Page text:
Light and darkness (the colours black and white), youth and age, reality and fantasy, all play a part here, but certainly the most important are light and darkness. Krapp (what a name!) has 'rusty brown' trousers and waistcoat, but a 'grimy white shirt' and a white face; the stage is in darkness apart from the lit desk; the thirty-five-year-old Krapp lived with Bianca in Kedar (Hebrew for 'black') street; the younger Krapp remembers seeing a woman, 'all white and starch' with a 'black hooded' pram; the white dog has a black ball, and so it goes on, with the light and the dark sometimes blended, as with the younger Krapp shielding his woman from the the sun.
The eyes of women are a theme too: Bianca's are 'incomparable'; the woman with the pram has eyes 'like chrysolite' (recalling a word used in Othello); the eyes of the woman Krapp shields were 'just slits' in front of the glare of the sun, although they opened in shadow; Krapp's last tape records 'The eyes she had!'. In such a short play there are a number of characters, but all come from only one man.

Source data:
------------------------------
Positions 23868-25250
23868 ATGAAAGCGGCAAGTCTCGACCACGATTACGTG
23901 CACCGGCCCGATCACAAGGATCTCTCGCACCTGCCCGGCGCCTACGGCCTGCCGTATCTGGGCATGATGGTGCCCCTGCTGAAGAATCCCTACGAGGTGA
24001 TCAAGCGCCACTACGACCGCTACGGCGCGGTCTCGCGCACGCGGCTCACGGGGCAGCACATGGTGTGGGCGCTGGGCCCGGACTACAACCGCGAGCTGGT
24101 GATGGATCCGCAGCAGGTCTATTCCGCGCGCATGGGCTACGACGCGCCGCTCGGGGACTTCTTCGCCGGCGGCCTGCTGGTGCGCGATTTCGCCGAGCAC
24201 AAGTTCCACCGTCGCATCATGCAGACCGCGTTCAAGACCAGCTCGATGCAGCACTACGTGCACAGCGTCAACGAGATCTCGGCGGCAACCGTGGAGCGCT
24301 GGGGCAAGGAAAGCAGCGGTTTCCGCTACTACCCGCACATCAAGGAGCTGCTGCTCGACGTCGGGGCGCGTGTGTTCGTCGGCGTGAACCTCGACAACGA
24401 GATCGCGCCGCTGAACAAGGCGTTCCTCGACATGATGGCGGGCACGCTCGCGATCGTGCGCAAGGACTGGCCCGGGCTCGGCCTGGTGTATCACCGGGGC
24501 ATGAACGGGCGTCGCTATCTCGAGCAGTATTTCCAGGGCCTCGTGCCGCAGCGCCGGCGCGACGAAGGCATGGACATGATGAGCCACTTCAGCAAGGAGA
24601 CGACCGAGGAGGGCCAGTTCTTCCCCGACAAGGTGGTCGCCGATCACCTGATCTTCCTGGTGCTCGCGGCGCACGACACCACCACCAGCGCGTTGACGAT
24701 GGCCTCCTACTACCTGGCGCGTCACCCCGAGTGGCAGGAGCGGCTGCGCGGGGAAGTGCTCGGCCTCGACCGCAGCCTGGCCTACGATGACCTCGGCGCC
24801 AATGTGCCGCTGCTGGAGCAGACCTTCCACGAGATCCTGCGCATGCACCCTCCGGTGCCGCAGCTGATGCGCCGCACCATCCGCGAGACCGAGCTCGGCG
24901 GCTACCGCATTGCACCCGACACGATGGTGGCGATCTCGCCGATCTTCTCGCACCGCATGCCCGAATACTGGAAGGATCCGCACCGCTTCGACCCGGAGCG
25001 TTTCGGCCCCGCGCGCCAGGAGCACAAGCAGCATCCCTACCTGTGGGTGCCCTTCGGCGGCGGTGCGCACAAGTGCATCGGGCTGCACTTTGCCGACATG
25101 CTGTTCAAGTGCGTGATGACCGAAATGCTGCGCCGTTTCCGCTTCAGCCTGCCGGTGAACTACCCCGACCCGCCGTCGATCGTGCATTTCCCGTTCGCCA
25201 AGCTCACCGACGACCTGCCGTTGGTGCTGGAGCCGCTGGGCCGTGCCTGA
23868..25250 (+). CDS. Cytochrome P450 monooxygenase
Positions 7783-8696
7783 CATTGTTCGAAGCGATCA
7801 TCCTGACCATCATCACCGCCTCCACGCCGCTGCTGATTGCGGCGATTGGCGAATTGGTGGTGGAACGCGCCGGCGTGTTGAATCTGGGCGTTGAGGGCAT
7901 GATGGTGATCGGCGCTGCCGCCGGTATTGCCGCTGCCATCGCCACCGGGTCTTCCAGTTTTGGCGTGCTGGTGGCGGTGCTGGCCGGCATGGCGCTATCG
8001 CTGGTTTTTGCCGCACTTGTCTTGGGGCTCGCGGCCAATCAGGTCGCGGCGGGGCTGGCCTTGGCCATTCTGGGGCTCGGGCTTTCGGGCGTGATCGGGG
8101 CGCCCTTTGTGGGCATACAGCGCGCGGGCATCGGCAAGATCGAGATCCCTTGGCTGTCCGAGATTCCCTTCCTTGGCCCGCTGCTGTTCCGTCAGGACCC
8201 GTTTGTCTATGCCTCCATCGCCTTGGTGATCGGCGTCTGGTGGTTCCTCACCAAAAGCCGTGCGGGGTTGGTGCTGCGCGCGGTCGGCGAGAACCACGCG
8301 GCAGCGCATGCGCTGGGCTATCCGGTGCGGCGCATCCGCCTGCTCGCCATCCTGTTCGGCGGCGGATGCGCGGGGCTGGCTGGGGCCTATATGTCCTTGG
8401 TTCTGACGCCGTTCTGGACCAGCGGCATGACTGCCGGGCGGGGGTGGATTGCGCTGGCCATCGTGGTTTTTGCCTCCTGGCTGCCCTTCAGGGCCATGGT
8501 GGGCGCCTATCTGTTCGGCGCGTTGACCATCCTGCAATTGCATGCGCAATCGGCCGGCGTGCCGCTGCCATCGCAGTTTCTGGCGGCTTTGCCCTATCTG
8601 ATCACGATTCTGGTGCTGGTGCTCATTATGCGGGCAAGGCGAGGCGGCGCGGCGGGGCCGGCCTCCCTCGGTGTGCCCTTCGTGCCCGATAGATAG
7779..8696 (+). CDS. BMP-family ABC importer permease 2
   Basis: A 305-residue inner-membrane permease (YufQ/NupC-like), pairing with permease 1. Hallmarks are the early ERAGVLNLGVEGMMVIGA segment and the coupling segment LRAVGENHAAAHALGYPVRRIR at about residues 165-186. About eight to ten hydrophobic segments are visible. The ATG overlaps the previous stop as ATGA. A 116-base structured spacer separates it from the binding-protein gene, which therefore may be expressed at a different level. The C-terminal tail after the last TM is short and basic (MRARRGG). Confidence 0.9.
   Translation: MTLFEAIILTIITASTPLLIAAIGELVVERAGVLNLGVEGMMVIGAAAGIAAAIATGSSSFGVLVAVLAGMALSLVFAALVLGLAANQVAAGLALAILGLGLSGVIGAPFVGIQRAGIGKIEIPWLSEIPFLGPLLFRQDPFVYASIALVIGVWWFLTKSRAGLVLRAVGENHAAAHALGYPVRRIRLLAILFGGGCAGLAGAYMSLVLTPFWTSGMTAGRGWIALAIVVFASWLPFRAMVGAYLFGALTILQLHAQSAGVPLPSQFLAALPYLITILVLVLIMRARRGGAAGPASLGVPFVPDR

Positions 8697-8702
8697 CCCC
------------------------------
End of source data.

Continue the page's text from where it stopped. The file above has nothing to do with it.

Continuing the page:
This is a book of memory, therefore time, and we can feel it in the movement not only of the tape spool revealing the past but also, in its unwinding, Krapp's delight in saying 'Spooool', his joy of words in themselves, another example being him forgetting the meaning of 'viduery', searching in the dictionary, finding the word and also the name of the 'vidua' bird, the sound of which he relishes.